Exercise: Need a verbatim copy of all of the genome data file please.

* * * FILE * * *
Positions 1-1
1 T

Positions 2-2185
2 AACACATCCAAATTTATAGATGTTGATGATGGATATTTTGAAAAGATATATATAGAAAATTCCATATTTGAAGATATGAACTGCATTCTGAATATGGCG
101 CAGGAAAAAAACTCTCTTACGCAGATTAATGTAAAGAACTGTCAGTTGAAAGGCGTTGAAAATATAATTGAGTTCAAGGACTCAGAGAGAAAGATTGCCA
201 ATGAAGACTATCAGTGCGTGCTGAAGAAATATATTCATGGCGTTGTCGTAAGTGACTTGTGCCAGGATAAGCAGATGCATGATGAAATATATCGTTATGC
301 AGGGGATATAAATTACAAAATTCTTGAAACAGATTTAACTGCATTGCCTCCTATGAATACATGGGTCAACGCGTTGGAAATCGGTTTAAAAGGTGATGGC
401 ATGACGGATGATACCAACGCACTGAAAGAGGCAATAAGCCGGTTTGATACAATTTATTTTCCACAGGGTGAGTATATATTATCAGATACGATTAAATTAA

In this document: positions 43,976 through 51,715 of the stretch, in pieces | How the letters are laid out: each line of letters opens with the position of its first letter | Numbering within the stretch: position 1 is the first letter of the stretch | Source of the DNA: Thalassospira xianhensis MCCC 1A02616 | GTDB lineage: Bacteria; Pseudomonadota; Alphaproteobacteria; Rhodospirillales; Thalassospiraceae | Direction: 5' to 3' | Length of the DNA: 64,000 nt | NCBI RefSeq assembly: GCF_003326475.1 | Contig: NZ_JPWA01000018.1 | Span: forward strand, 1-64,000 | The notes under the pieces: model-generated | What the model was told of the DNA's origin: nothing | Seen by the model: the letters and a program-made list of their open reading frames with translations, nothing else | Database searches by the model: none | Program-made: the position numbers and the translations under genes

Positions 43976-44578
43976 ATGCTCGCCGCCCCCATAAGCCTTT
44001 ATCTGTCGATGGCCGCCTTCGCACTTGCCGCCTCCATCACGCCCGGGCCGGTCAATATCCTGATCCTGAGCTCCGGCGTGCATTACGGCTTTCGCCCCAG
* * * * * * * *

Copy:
Positions 1-1
1 T

Positions 2-2185
2 AACACATCCAAATTTATAGATGTTGATGATGGATATTTTGAAAAGATATATATAGAAAATTCCATATTTGAAGATATGAACTGCATTCTGAATATGGCG
101 CAGGAAAAAAACTCTCTTACGCAGATTAATGTAAAGAACTGTCAGTTGAAAGGCGTTGAAAATATAATTGAGTTCAAGGACTCAGAGAGAAAGATTGCCA
201 ATGAAGACTATCAGTGCGTGCTGAAGAAATATATTCATGGCGTTGTCGTAAGTGACTTGTGCCAGGATAAGCAGATGCATGATGAAATATATCGTTATGC
301 AGGGGATATAAATTACAAAATTCTTGAAACAGATTTAACTGCATTGCCTCCTATGAATACATGGGTCAACGCGTTGGAAATCGGTTTAAAAGGTGATGGC
401 ATGACGGATGATACCAACGCACTGAAAGAGGCAATAAGCCGGTTTGATACAATTTATTTTCCACAGGGTGAGTATATATTATCAGATACGATTAAATTAA

In this document: positions 43,976 through 51,715 of the stretch, in pieces | How the letters are laid out: each line of letters opens with the position of its first letter | Numbering within the stretch: position 1 is the first letter of the stretch | Source of the DNA: Thalassospira xianhensis MCCC 1A02616 | GTDB lineage: Bacteria; Pseudomonadota; Alphaproteobacteria; Rhodospirillales; Thalassospiraceae | Direction: 5' to 3' | Length of the DNA: 64,000 nt | NCBI RefSeq assembly: GCF_003326475.1 | Contig: NZ_JPWA01000018.1 | Span: forward strand, 1-64,000 | The notes under the pieces: model-generated | What the model was told of the DNA's origin: nothing | Seen by the model: the letters and a program-made list of their open reading frames with translations, nothing else | Database searches by the model: none | Program-made: the position numbers and the translations under genes

Positions 43976-44578
43976 ATGCTCGCCGCCCCCATAAGCCTTT
44001 ATCTGTCGATGGCCGCCTTCGCACTTGCCGCCTCCATCACGCCCGGGCCGGTCAATATCCTGATCCTGAGCTCCGGCGTGCATTACGGCTTTCGCCCCAG